I have commented here before, but wish to give my continued affirmation to lambs quarters. I eat plenty raw and love to add them to my saute dishes, such as bamboo shoots and shiitake mushrooms. They have outdone my salad beds by far and took zero effort to get started. Interestingly my county farmers extension office asked me to identify something brought in to them. At one glance I knew it to be smartweed. I told them I believed it to be edible, but that I would check. Yes, when I got home, I was able to confirm that it too is edible and then discovered that it is growing profusely among the area where I have allowed my lambs quarters to grow. So here is an abundance of another nutritious “weed” growing around the nutritious “weeds” (lambsquarters) that I have practically come to cultivate by merely allowing to exist as I continuously graze on them. Life is good and the world is plentiful in the abundance we have been provided.

  • demi pintea

    I am coming from Romania and the lambs quarter is very popular there, so I am telling to a lot of people about this weed of which they have never heard of, but I did not know the name of it in English till today 6-13-10 when I have told to one of my client, and when I showed her the plant she said that it is called lambs quarters, but she did not know that it is edible, now she knows and I know it’s name. I would like to know what does it contain, like vitamins, minerals etc.
    thanks. demi.

  • James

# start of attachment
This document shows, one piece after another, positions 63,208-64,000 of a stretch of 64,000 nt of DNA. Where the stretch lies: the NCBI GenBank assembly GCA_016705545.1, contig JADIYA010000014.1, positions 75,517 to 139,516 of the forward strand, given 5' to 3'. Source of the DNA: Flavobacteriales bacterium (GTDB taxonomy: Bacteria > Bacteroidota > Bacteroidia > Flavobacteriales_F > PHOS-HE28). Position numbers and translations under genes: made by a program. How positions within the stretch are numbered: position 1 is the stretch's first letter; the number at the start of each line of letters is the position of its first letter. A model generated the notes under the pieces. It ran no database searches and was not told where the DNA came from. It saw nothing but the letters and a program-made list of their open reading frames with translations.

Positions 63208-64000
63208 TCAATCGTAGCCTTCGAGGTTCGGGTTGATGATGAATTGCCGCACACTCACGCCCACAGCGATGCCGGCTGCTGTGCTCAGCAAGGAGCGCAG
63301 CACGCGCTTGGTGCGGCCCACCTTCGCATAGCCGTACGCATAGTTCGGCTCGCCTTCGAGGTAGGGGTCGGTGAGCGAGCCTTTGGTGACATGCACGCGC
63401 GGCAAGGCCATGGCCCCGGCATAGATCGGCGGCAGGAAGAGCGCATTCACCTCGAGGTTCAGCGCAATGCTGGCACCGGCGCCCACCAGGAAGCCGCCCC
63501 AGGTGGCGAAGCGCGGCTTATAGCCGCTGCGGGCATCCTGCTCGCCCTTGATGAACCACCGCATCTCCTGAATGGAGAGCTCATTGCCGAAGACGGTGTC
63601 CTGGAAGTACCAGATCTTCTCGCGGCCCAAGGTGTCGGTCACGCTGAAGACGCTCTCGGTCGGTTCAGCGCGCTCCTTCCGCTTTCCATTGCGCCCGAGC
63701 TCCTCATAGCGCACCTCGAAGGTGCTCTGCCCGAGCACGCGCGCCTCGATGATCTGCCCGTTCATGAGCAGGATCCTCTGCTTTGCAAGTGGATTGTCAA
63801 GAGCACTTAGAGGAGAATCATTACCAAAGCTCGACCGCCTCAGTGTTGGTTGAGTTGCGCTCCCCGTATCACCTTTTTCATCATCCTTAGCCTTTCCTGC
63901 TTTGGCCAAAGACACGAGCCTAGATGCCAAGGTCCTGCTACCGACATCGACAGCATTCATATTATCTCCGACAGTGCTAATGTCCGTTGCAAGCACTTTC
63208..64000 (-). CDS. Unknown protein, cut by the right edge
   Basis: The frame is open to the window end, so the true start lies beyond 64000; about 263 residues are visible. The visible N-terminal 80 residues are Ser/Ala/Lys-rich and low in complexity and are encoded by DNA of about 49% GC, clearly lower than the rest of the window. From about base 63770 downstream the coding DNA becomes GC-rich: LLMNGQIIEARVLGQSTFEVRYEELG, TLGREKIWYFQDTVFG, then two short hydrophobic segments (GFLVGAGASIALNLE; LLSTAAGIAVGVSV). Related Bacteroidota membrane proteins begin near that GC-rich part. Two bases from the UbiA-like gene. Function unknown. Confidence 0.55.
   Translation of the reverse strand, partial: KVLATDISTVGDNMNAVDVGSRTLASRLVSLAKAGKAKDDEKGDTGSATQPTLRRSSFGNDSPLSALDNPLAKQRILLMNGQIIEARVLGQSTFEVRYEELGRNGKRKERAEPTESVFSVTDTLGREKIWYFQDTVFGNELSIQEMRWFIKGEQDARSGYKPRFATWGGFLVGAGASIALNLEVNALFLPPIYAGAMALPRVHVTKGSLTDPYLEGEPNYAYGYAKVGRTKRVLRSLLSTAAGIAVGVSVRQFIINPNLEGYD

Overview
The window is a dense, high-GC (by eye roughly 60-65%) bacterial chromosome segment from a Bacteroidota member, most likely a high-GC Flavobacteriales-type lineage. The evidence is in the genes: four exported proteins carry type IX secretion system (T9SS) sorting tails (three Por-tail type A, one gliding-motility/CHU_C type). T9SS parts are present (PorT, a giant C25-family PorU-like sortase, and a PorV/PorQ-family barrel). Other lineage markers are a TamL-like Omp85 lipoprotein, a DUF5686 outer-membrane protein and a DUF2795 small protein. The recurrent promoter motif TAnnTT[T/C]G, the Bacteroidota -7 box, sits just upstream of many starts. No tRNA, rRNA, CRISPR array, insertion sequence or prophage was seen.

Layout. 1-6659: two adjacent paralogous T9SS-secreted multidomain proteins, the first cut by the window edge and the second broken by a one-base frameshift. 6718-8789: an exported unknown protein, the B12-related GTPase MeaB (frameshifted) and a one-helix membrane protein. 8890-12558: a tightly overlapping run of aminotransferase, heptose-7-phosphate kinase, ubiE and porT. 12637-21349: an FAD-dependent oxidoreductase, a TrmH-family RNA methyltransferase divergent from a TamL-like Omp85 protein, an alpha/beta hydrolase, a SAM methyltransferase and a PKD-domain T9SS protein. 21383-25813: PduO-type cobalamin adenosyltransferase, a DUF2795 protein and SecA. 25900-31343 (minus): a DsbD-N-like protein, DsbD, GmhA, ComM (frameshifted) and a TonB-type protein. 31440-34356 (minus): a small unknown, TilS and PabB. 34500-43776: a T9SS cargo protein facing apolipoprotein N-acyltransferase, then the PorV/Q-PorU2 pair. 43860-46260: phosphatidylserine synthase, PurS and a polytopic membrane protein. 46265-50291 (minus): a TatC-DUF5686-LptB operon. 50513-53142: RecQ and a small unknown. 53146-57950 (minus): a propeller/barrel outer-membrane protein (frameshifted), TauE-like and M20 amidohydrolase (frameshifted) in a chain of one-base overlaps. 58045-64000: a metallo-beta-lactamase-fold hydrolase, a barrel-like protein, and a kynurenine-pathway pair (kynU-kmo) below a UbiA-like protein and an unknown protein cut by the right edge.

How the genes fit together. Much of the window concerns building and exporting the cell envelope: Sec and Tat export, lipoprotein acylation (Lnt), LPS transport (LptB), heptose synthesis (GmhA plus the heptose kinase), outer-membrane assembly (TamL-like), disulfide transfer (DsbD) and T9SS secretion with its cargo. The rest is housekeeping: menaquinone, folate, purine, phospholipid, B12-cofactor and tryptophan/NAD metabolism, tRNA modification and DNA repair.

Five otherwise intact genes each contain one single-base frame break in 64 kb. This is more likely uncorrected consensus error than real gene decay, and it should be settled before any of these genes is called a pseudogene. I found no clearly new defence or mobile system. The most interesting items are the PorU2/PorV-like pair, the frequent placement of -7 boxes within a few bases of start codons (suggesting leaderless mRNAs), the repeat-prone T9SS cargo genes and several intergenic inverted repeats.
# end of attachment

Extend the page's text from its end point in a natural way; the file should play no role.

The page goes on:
I just took home some lambs quarters from an abandoned weedy area on my way home from the train. The world looks much different when you eat weeds. In that same field there are lambs quarters, sow thistle, burdock, bee balm, stag horn sumac, milk weed, wild grapes, mulberries, wild carrot and cat nip. Near by in the land scape there are service berries, nanny berries and purslane (as a weed). Up the trail there are black raspberries. On my way home there are choke cherries (when ripe and dried quite good), black walnuts, wild apples, wild chamomile, and curly dock. Garlic mustard is everywhere. In my yard I have lambs quarters, violets, wood sorrel, chickweed, wild lettuce, dandelions (love the root coffee), thistle, and garlic mustard. Picked at the right time it either substitutes, bests or completely excels beyond any supermarket fair. Another route has black locust flowers which went into blue corn bread in place of sweet corn. There is no substitute. Near my dentist there is a preserve where there is much of the above but with the addition of gooseberries. When I go a little out of my way there is even more like acorns, soloman’s seal, false soloman’s seal, high bush cranberries, wild mustard, cattails and beyond.